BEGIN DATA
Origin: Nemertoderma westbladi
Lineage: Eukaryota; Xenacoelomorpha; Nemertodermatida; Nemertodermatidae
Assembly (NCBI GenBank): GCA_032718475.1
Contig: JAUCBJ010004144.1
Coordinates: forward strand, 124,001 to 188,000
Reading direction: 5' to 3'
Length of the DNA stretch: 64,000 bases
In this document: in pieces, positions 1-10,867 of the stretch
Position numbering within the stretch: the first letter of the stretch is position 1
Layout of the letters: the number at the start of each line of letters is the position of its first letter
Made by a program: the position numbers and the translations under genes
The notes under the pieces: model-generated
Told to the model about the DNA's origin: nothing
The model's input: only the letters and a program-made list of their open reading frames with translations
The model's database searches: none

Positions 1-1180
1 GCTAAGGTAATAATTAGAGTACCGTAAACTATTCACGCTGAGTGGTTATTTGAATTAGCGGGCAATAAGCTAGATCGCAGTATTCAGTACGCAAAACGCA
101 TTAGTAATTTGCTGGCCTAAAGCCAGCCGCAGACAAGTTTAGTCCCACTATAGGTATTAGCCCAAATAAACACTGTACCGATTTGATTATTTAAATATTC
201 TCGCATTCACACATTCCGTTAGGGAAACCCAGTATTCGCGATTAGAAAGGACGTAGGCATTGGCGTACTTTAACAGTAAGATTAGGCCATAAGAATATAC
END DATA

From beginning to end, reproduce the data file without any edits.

Origin: Nemertoderma westbladi
Lineage: Eukaryota; Xenacoelomorpha; Nemertodermatida; Nemertodermatidae
Assembly (NCBI GenBank): GCA_032718475.1
Contig: JAUCBJ010004144.1
Coordinates: forward strand, 124,001 to 188,000
Reading direction: 5' to 3'
Length of the DNA stretch: 64,000 bases
In this document: in pieces, positions 1-10,867 of the stretch
Position numbering within the stretch: the first letter of the stretch is position 1
Layout of the letters: the number at the start of each line of letters is the position of its first letter
Made by a program: the position numbers and the translations under genes
The notes under the pieces: model-generated
Told to the model about the DNA's origin: nothing
The model's input: only the letters and a program-made list of their open reading frames with translations
The model's database searches: none

Positions 1-1180
1 GCTAAGGTAATAATTAGAGTACCGTAAACTATTCACGCTGAGTGGTTATTTGAATTAGCGGGCAATAAGCTAGATCGCAGTATTCAGTACGCAAAACGCA
101 TTAGTAATTTGCTGGCCTAAAGCCAGCCGCAGACAAGTTTAGTCCCACTATAGGTATTAGCCCAAATAAACACTGTACCGATTTGATTATTTAAATATTC
201 TCGCATTCACACATTCCGTTAGGGAAACCCAGTATTCGCGATTAGAAAGGACGTAGGCATTGGCGTACTTTAACAGTAAGATTAGGCCATAAGAATATAC